In developing the recombinant product, it was also desirable to eliminate the human serum albumin that was used as a stabilizer in Ceredase to reduce further the risk of viral contamination. In the absence of a protein stabilizer, P-glucocerebrosidase is prone to aggregate at the concentrations required for a commercial product. This required a change from the liquid formulation used in Ceredase to the lyophilized formulation used today for Cerezyme.
One of the challenges of developing recombinant protein products is the potential for differences between the recombinant product and the naturally occurring protein. These differences can result in increased immunogenicity, altered biodistribution, efficacy, and safety. In many cases, direct comparison of the recombinant protein with the natural protein is not feasible owing to a lack of sufficient natural protein or processing of the enzyme during extraction or isolation, as may occur in plasma proteins isolated from urine. The availability of highly purified human placental P-glucocerebrosidase (Ceredase) allowed a detailed comparison of the recombinant product with to the placental protein. This comparison was subsequently used as the basis of comprehensive analyses for demonstrating product comparability during manufacturing scale-up and other process changes.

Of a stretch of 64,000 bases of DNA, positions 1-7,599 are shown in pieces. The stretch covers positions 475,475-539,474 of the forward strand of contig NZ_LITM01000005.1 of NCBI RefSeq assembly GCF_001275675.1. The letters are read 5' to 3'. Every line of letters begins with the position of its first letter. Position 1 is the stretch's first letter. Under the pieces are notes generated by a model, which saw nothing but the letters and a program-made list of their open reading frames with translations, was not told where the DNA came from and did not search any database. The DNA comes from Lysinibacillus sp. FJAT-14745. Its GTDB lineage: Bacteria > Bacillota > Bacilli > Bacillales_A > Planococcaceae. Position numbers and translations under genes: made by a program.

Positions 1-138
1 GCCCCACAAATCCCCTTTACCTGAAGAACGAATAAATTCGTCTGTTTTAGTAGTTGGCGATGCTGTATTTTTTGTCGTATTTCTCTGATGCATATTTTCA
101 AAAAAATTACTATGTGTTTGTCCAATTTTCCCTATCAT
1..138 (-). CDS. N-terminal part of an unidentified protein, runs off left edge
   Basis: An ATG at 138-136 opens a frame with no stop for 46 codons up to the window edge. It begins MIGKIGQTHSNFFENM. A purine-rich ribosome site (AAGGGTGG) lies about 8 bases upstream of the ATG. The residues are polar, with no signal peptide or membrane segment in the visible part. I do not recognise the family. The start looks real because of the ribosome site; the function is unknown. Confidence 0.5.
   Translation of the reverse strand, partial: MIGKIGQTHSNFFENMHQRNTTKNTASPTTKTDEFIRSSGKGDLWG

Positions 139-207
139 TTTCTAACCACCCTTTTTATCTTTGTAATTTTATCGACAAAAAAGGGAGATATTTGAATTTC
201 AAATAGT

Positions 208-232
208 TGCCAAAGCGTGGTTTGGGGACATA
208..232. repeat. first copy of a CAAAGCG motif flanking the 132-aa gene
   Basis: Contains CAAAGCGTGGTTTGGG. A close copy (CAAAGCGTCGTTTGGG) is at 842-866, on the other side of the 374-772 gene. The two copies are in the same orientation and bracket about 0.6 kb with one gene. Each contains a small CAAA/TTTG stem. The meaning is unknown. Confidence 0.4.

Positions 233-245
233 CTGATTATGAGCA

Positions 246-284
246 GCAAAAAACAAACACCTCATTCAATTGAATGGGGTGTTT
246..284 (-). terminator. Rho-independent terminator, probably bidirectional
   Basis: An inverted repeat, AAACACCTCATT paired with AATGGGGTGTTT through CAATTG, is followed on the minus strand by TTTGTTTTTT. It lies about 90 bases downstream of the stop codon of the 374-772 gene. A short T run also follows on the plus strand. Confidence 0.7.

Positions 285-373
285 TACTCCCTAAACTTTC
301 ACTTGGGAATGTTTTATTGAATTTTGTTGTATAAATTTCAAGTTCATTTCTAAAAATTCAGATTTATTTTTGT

The biochemical comparison of the two proteins was based on detailed structural protein analysis, enzymatic properties, and in vitro binding and uptake studies. One of the key methods incorporated in this analysis was peptide mapping. When the Cerezyme peptide-mapping procedure was developed, electrospray mass spectrometry was in its infancy and was just being developed for protein applications. Peptide mapping is a powerful tool for studying posttranslational modifications as well as differences in amino acid sequence and proteolytic processing. Without mass spectrometry, the power of the peptide map hinges on the resolution and reproducibility of enzymatic digestion, chromatographic separation, and identification of peptides by N-terminal sequencing.